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Dinner in Japan- It takes time!


I had to be at church for most of Sunday, so my husband made dinner.  Our Japanese friends were so surprised to see him making dinner!  They said, “Why is Wade making dinner, he’s the father!!”  In their culture, father’s do not take part in meal preparation in Japan, so to see Wade make dinner, was culture shock for them.


So, here is what I’ve learned about dinner in Japan for Anna and Fumiko:

  • Despite being working mom’s, Japanese mother’s spend a good portion of their time at home in meal preparation!  And what they spend most of their time doing, chopping and cooking vegetables!  Kind of makes me feel guilty for trying to get in and out of the kitchen as quickly as I can.
  • Children help with preparing dinner if they are not at clubs (like soccer or tutoring).  Starting at age 6, Anna helped her mom with dinner preparations.  She would cut vegetables, wash dishes, or set a table.
  • Although the fathers do not participate in preparing meals, the boys in the family (brothers) did help in the kitchen as children.
  • When they have salads, they use lettuce, tomato, corn, tuna, with either a French dressing, a soy sauce dressing, or mayonnaise!  Straight- plain- mayo!  I couldn’t believe it! They even added mayo to their taco’s at our house!
  • They never drink juice or soda. Always milk, tea, or water.

I love that they spend more time preparing dinner.  They said they chop their vegetables very tiny! When Anna made dinner for us, this is how she chopped our carrots for this meal:


I could not believe how she was able to cut the carrots so finely!  It takes time to do that.

Here is one of the recipes they prepared while they’ve been here.   They called them pancakes. If you make it, I don’t recommend calling them pancakes..TJ was quite disappointed that they didn’t taste like pancakes!



(As you like it- pancakes)

  • 2 sausage links, chopped (or any other meat)
  • 1 head of cabbage, chopped
  • 3 carrots, chopped
  • 1 cup flour
  • 3/4 cup water
  • 3 eggs
  • salt to taste

Mix all ingredients together.  Pour batter onto skillet like pancakes.  Flip and cook on both sides until browned.  Top with Okinomi-yaki sauce (or BBQ sauce if you don’t have any Okinomi-yaki sauce) and mayonnaise (which we did not use)

They served the pancakes with noodles and vegetables, which I could not get a recipe for, because they brought packaged noodles with an accompanying seasoning packet from Japan… but it was DELICIOUS!!  Even this cutie liked it!


(While I was taking pictures for the noodle dish, I put the chop-sticks in the bowl.  Anna and Fumiko quickly ran over and took them out, informing me  that by placing the chop sticks inside the dish, it implied it was a meal prepared for the dead… oops!)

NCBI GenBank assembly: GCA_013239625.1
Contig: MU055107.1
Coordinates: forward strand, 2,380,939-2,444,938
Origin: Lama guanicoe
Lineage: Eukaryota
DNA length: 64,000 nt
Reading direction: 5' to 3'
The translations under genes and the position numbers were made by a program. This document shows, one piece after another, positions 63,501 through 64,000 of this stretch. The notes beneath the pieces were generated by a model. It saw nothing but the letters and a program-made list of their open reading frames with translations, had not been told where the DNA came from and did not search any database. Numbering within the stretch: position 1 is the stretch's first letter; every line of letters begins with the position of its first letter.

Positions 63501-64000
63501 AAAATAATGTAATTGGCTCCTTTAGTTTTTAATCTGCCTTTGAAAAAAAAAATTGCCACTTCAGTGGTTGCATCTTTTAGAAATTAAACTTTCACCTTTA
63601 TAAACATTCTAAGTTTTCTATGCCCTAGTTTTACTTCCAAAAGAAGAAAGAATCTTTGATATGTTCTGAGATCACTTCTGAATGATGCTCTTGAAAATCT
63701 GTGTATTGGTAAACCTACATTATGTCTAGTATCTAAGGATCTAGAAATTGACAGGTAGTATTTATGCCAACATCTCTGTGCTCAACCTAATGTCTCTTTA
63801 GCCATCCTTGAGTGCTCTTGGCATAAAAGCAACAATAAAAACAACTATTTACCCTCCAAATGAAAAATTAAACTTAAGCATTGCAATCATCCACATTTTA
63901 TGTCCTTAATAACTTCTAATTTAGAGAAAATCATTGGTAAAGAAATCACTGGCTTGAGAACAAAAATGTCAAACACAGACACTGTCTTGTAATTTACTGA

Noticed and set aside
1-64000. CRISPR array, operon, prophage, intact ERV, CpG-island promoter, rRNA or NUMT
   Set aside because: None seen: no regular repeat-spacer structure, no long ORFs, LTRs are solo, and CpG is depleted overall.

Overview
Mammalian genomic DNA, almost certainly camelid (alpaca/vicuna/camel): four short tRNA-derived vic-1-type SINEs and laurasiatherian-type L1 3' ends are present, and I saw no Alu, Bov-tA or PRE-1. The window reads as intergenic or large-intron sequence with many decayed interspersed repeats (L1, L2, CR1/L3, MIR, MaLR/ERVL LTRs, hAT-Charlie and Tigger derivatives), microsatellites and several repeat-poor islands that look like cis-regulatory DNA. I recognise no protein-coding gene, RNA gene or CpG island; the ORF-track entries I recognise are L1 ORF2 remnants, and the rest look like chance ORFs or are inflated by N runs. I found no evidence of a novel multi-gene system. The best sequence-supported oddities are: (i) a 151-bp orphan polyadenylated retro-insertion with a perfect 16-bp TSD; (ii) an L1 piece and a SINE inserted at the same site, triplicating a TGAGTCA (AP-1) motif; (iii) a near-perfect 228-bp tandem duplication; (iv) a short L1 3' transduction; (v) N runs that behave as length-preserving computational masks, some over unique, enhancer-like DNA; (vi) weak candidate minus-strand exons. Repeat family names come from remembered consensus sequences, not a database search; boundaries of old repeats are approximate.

Thanks for sharing your own Japanese experiences!  Anna and Fumiko have loved reading your comments!!


Natalie Monson

I'm a registered dietitian, mom of 4, avid lover of food and strong promoter of healthy habits. Here you will find lots of delicious recipes full of fruits and veggies, tips for getting your kids to eat better and become intuitive eaters and lots of resources for feeding your family.

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That’s so interesting! My husband just reminded me, the mayo jar actually does say “Salad dressing” on it. I never thought of it as a salad dressing. I’m with you though, give me the ranch!

I have loved reading about your experiences with the exchange students. It is fascinating that even in this modern world where it seems like everyone has access to everything-we still are quite different and unique from one another!

I LOVE that you’re sharing these experiences with us. I am part Japanese and was able to spend 2 weeks in Japan last year with my Grandmother and Aunt. It was an amazing experience for me. I loved the culture there, and I’m hoping to pass down some Japanese traditions to my own children. My son LOVES the food. Thank you!

Morgan- I thought the same thing! I find it fascinating that they can’t get certain food over there, when I assume everything is so global.
Thanks Melissa… did you find some of the same things true? Soup at every meal, no drinking juice, a lot less sweet things, fathers not cooking? I love the culture too! Would love to go someday.

What a good experience for your family to be able to learn from these girls! I love Japanese food and would love to learn how to make it.

ohhhh, thank-you for the okonomi-yaki recipe! I’m going to try it next week. I loved it growing up, but it’s not something I’ve found in Japanese restaurants here in the US.

The noodles look like yakisoba. They can be found locally and come with seasoning packets. They take just a moment to cook in a pan (basically heat them up).

We lived in Okinawa for 2 years and learned to love all Japanese food (well maybe not octopus so most food). I was always impressed with the presentation of the food. It was not only important that it taste good but it must look good too.

I will try this recipe in two vegetarian dishes, using chick peas and lentils respectively instead of meat. Almost every recipe requiring meat can be substituted this way. I believe it will be delicious.